One of the greatest living actors and one of the greatest living directors have joined forces, and while that’s not “necessarily” the best of ideas (try watching The Ninth Gate sometime), Cate Blanchett and Woody Allen complement each other perfectly in Blue Jasmine. Allen’s entrancing tale of bitter humor and hopeful tragedy also boasts one of the most beguiling character creations of his career, and Cate Blanchett seems to be operating on an otherworldly level of thespianism. I’d say Blue Jasmine is the performance of her career, but it seems disrespectful to presume she’s incapable of repeating this tour de force in the future. Suffice it to say she’s never been better, and that’s not a statement to make lightly.
Blanchett plays Jasmine, formerly a rich socialite, now penniless widow, forced to live with her working class sister Ginger (Sally Hawkins) in San Francisco. Jasmine’s husband Hal (Alec Baldwin) was convicted of a Ponzi scheme that ruined Ginger’s marriage to Augie (Andrew Dice Clay), who had invested everything he had with Hal’s firm. The experience has left Jasmine broken and prone to muttering to herself on the street, her feeling of victimization outweighing any sense of her own culpability in Hal’s scheme. Worse, her overwhelming pride threatens at every turn to prevent the possibility of personal growth. She’s a Dickensian calamity thrust headlong into that “other” city, incapable of adapting to her surroundings and projecting her judgments onto Ginger and Ginger’s new lunk of a boyfriend, Chili (Bobby Cannavale).
As usual, Woody Allen displays a canny sympathy for his characters, even when tackling a subject that even the best filmmakers lately tend to lace with bitterness. The 1% has its victims in Blue Jasmine, it’s just that they happen to be responsible for victimizing themselves. Allen seems to be espousing that the real horror of our times isn’t financial insecurity, it’s personal insecurity, and Jasmine herself has fallen to ruin because she confused one for the other. Her marriage to Hal wasn’t a sham, but it was based on the notion that a good husband is by definition a good provider, and so it must follow that he is also trustworthy partner, but even when her hypothesis is spectacularly disproven, Jasmine can’t seem to wrap her head around the idea that maybe she made a poor life decision at some point.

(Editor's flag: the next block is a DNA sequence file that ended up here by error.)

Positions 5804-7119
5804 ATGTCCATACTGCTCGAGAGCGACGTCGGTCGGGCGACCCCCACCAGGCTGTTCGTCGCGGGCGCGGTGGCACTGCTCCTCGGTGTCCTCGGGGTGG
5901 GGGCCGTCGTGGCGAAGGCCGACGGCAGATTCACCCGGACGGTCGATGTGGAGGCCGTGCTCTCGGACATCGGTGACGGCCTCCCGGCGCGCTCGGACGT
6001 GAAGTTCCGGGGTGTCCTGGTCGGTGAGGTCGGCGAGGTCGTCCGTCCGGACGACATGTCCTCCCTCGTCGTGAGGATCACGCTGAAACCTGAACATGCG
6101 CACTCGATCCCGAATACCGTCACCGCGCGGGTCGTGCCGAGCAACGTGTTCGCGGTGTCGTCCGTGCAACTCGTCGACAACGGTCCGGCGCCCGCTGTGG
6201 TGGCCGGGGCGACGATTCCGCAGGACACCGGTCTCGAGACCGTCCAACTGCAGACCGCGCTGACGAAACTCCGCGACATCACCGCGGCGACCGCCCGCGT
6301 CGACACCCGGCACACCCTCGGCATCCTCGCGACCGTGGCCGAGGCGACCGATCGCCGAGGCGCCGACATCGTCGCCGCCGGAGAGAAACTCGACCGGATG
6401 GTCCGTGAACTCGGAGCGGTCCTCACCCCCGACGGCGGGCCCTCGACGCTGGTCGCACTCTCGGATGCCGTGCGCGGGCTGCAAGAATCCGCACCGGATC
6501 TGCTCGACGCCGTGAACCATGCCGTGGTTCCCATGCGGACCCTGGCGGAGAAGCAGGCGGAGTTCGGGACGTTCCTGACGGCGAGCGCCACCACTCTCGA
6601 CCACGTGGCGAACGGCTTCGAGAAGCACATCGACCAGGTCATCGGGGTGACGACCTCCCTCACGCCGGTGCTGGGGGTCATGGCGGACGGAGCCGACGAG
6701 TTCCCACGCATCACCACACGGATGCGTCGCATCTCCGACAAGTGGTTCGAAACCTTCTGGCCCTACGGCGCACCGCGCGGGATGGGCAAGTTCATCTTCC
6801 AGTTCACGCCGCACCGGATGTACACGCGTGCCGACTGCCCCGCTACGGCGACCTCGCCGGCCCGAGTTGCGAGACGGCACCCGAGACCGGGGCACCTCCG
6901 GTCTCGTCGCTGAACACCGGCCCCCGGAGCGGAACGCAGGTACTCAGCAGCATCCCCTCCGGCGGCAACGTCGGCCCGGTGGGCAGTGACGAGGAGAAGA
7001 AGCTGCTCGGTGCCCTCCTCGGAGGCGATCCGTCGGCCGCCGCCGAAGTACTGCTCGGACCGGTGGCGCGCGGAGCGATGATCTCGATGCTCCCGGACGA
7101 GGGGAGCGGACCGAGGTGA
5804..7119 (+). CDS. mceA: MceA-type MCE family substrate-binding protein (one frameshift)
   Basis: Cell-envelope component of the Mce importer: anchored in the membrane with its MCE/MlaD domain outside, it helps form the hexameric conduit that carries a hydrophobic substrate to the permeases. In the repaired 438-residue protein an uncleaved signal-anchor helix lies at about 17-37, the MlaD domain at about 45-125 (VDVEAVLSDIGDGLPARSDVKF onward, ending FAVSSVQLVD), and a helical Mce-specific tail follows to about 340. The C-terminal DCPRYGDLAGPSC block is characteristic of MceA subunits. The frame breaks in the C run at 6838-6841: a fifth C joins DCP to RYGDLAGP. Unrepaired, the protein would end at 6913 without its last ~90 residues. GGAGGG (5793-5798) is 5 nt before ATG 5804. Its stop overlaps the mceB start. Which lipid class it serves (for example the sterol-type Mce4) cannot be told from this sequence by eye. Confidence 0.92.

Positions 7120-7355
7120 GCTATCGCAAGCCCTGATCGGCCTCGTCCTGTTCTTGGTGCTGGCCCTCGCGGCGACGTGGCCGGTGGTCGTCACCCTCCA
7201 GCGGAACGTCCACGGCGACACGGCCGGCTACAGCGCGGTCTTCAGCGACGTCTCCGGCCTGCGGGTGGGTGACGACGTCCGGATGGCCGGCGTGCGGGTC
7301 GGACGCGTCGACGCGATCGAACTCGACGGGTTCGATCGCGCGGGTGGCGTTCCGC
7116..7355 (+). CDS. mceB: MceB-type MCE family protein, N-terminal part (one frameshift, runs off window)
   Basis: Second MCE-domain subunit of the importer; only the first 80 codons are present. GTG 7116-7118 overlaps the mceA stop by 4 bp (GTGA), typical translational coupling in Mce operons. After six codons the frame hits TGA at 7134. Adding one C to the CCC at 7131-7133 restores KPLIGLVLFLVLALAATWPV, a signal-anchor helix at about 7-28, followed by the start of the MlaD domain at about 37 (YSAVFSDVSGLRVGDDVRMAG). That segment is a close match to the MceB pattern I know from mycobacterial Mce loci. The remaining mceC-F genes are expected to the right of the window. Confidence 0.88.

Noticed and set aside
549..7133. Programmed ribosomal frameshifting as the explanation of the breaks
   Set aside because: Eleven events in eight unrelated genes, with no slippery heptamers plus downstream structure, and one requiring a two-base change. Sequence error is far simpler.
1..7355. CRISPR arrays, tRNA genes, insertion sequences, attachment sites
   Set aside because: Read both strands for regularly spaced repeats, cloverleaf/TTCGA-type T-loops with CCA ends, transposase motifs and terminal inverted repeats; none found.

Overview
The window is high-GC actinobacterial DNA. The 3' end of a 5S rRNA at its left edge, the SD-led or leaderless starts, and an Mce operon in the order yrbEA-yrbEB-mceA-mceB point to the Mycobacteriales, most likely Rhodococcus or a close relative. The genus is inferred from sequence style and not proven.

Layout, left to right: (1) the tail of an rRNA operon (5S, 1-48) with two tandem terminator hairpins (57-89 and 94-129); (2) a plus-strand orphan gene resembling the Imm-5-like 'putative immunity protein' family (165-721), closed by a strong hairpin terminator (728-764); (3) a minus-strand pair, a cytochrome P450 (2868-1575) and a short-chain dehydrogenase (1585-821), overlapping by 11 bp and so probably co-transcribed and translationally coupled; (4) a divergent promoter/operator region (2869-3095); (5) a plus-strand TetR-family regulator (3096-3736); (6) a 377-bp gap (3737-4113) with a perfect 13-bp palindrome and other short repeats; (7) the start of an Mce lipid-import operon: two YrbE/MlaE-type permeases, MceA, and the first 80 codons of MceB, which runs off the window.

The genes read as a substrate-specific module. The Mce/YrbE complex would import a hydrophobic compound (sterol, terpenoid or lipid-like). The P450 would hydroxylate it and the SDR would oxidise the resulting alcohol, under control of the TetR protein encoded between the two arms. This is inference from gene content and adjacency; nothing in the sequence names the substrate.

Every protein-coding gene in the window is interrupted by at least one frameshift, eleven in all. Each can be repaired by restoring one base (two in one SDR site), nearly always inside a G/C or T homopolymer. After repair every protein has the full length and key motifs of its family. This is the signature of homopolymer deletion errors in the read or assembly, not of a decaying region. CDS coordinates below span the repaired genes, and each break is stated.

Normally a hero’s internal struggle is a tough one, but usually it’s also skewed towards self-improvement. Blue Jasmine isn’t quite that hopeful, and Cate Blanchett winds up soliloquizing with slightly wrong eye-lines over and over again, trapped in her own little world while the real one struggles to shake her back into reality. Over the course of the film Jasmine will make a dishonest attempt to acclimate to her new surroundings and Ginger will make a disturbingly honest attempt to live by Jasmine’s alluring but oversimplified values. As audience members, we want them to get their lives together and appreciate the family and friends who really can save them from themselves, but everyone in Blue Jasmine is permanently stung by betrayal and can’t help but perpetuate that cycle, leading to an inevitable dramatic conclusion that, really, shouldn’t have felt all that inevitable if you have half a heart.
The comedy and tragedy in Blue Jasmine weave together and create a story that would have been simply pathetic without the humor, and contemptuously naïve without the misery. The essence of comedy may be the unexpected, but the unexpected is only possible through some manner of deception, and everyone in Blue Jasmine – except the occasional victim, like Cannavale’s sympathetic Chili – falls prey to one self-delusion or another, be it willing or unwilling. People make a big deal about losing money in Blue Jasmine, but what really matters is when they lose their faith in other people.
Jasmine has lost faith in herself but is unable to countenance betrayal of any kind. Admitting her own failings would very likely destroy her, and the fact that Cate Blanchett can illustrate this psychological horror story and still be funny as hell is one of the great wonders of cinema in 2013. Bolstered as she is by an impeccable supporting cast, subtly evocative photography by Javier Aguirresarobe and frankly, rarely better writing and direction from Woody Allen, the rest of this movie is equally extraordinary.